The growing rates of obesity in the UK are a much publicised issue, and familiar to us all in recent times. This is certainly the case for a struggling NHS, which bears a cost of at least 5.1 billion pounds annually, in treating an overweight population, thanks in part to increased prescription of obesity medication, and more frequent bariatric surgery (minimising absorption of calories in the gut/diminishing appetite), for those whose lifestyle and dietary changes have been unsuccessful. That goes without mentioning the human cost; increased risk of type 2 diabetes, cancer, heart and liver disease, stroke and related mental health conditions.

Obesity is described as an abnormal accumulation of body fat (usually 20% above the normal ideal body weight) to the extent that it has an effect on health. Ther public health definition of obesity puts additional emphasis on causative factors, such as ethnicity and socio-economic background.
According to estimates from Public Health England, ​two thirds of adults​ and a ​quarter of children between two and 10 years​ old are overweight or obese. This is coupled with record figures of morbidly obese children leaving primary school. Since there is a demonstrable body of evidence to suggest that obese children and adolescents are likely to become obese adults, this is a major concern.

Obesity has become a prominent public health issue, and one that merits the attention of ministers and policy-makers. So what can be done?

Government, industry and the public sector all have an important role to play. Levies have been raised on soft drinks high in sugar, with the revenue intended to supply breakfast clubs in schools, providing nutritional support to children from low-income backgrounds, who are at greater risk of obesity. There have also been improvements to the clarity of labelling, where the sugar content of foods is concerned. Rather than giving an overall sugar content, the content of specific sugars that are often over-consumed have been stated instead.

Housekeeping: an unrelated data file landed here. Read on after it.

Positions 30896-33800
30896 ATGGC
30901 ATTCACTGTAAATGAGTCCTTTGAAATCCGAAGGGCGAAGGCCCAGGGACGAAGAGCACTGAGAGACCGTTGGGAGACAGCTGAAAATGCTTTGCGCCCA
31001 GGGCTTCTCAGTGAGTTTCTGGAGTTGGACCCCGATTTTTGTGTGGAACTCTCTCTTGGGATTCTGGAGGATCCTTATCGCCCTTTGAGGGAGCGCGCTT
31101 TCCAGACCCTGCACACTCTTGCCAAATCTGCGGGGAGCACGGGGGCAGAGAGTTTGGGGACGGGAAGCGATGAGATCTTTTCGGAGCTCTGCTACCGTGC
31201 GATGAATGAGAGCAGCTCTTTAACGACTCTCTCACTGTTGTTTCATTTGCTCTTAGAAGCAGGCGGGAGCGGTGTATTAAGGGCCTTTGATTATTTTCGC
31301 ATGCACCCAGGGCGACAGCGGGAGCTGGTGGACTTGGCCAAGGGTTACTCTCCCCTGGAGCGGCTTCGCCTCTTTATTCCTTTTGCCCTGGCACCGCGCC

Additional assistance has been provided to healthcare professionals, with the aim of increased discussion about nutrition and physical exercise, with a special focus on those most heavily involved in primary education, such as healthcare visitors and school nurses.

Some of these new measures have provoked criticism from those who claim they will be ultimately ineffective. Many argue that the currently implemented sugar tax will lead to minimal health improvement, but job losses instead, for example.

In addition, there have been calls to ban fast food advertising on public transport and junk food advertising on TV before 9pm, although these suggestions have caused some controversy.

Regardless, the government has set a target for minimising obesity by 2026, when the success of these measures will finally be put the test.

Sajan Suganth

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